Depending on your family’s circumstances, finances could be a significant cause of stress – even for young kids and teenagers. When your household is living paycheck to paycheck (and 78 percent of working people are), that stress can be unrelenting. That’s why it’s important to take charge of your money and build a financial foundation to carry you into adulthood. Follow these steps to do just that.

 

Start Saving for an Emergency Fund

Emergency Fund

Start with a goal of $1,000 in your emergency fund. Most kids have never seen four digits in a bank account before. Emergency funds are great for covering unforeseen expenses that might otherwise tempt you to go into debt. If you are responsible for some of your expenses, you want to eventually grow your savings to at least 3 months of those expenses, in case there’s an interruption in income.

 

Related: CAN THE SECRET OF THE GOLDEN BUCKETS SOLVE YOUR MONEY WOES?

 

Don’t Cash Out a 529 or Retirement Account

Before your emergency fund is in place, any minor financial mishap becomes a disaster. Especially if you have annoying debt collectors harassing you nonstop, the pressure can rise and tempt you to make poor financial decisions. For example: paying a credit card bill when you don’t know where your next meal is going to come from, or borrowing against an investment. High on this list of financial foibles is early withdrawal from a 529 or retirement account. Early withdrawal penalties (on top of taxes, if your income is high enough to be taxable) will seriously cut into your investments. Besides that, emptying a 529 account could jeopardize your chances of being able to go to the school you want.

The only exception to this rule might be if it was the last available option to avoid a bankruptcy. Bankruptcy Law Office says that a bankruptcy can have a long-term adverse effect on your credit, so much so that it should only be seen as a last resort. In such a dire circumstance, cashing out an investment account might be the lesser of two evils, but that depends on how deeply you’ll need to cut in order to bring everything current.

 

Eliminate Any Non-Mortgage Debt

Credit Card Debt

Young teenagers don’t have the legal ability to incur debt, but older teenagers do. If you’re dealing with debt, you’re not alone! According to financial expert Dave Ramsey, more than 80% of Americans are struggling with unwanted debt, and an increasing number of those are young people. Millions of young people struggle to pay back their student loans, and car loans are the single most significant factor that prevents people from reaching the upper-middle class. Your goal should be to eliminate your debt if you have any, and avoid it at all costs if you haven’t yet made this mistake.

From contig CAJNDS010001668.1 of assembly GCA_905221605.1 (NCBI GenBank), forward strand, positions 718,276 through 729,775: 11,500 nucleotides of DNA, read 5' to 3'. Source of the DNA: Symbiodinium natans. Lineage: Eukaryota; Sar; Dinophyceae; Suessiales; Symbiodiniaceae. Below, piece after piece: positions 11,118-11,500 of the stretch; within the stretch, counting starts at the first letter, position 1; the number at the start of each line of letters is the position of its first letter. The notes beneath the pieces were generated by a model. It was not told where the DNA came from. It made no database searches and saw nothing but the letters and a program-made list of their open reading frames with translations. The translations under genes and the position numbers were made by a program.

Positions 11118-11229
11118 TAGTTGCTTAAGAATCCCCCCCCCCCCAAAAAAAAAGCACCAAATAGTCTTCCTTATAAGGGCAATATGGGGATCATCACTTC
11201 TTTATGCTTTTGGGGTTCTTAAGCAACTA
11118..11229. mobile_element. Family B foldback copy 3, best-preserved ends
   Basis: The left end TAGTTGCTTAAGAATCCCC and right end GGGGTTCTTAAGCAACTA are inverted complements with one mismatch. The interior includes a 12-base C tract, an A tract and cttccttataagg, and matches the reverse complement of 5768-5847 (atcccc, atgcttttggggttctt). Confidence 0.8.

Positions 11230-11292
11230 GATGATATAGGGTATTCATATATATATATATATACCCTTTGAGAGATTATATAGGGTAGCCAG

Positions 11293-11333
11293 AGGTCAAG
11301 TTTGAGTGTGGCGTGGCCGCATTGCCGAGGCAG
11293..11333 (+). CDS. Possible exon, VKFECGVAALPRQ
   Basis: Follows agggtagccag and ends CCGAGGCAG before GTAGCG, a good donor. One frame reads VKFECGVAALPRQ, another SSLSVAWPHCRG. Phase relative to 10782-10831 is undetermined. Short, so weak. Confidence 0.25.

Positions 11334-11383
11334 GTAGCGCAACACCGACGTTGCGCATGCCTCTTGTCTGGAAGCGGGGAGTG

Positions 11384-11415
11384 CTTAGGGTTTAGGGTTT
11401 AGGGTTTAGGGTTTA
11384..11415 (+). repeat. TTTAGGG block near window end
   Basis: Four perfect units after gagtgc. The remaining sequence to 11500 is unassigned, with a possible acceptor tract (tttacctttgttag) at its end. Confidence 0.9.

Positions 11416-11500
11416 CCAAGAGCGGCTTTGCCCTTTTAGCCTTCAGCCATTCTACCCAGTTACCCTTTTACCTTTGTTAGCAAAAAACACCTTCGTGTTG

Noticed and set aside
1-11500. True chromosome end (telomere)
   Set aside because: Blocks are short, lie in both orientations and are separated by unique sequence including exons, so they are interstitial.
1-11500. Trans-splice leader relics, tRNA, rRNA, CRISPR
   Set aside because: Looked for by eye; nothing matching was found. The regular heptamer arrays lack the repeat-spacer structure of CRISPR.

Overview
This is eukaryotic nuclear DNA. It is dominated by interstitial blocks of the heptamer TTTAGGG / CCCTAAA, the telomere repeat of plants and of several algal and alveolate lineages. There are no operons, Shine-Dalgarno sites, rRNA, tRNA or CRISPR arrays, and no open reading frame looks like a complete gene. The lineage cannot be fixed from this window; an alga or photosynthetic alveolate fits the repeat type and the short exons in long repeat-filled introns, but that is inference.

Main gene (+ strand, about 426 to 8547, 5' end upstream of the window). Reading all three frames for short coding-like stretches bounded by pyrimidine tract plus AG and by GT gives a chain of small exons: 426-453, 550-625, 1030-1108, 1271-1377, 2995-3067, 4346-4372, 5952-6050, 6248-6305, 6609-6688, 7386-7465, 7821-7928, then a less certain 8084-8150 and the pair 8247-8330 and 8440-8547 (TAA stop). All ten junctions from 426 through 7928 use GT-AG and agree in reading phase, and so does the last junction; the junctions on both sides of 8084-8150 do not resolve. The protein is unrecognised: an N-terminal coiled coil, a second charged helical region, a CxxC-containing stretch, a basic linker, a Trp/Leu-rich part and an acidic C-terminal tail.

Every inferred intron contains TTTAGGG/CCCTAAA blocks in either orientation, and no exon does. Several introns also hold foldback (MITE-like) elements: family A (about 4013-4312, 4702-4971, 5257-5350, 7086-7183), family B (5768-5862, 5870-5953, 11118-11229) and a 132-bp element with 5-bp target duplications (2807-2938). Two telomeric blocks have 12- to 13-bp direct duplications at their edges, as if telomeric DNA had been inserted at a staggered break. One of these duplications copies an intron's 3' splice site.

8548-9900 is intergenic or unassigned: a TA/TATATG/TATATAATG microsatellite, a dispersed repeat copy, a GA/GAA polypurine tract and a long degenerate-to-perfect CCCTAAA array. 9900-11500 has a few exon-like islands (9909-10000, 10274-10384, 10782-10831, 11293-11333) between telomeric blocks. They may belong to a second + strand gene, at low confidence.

If you have multiple debts to pay off, there are two popular methods. Harvard Business Review suggests that, while it might be intuitive to try and pay off the debt with the highest interest rate first, this method actually takes much longer. This is because “focusing on paying down the account with the smallest balance tends to have the most powerful effect on people’s sense of progress – and therefore their motivation to continue paying down their debts. This aligns with other research on the power of small wins to keep people motivated.” Paying off debts isn’t a math problem – it’s a behavior problem.

 

Invest Money Towards Retirement

Once your emergency fund is funded, you have successfully avoided or eliminated debt, and you have secured enough in savings and scholarships to get you through college, you should start putting at least a small portion of your income every month towards your retirement. You can invest in a 401(k) or an IRA plan through your employer, or open a retirement account on your own. Either way, you want to look for these four little letters: R-O-T-H. A Roth IRA or Roth 401k is likely to represent literally hundreds of thousands of dollars in tax savings when it comes time to live off of your investments. The goal is to eventually save at least 15 percent of your income every month and have that going towards your retirement, which will give you a nest egg large enough that you’ll be able to live mostly off of the interest.

Throw as much towards retirement as you can! This will ensure that when time catches up to your body, you will be able to retire in comfort and be obscenely generous with our excess. The sooner you begin this process, the better off you’ll be when that time comes. As retirement expert Chris Hogan says, “There’s no present like time.”

 

All these tips are simple enough to understand. The challenge is committing to them and following through with them. It can be challenging to buckle down on getting rid of your debt and saving money every month, especially when you’re used to spending every penny you make. But it’s the smart thing to do to build your financial foundation for the future.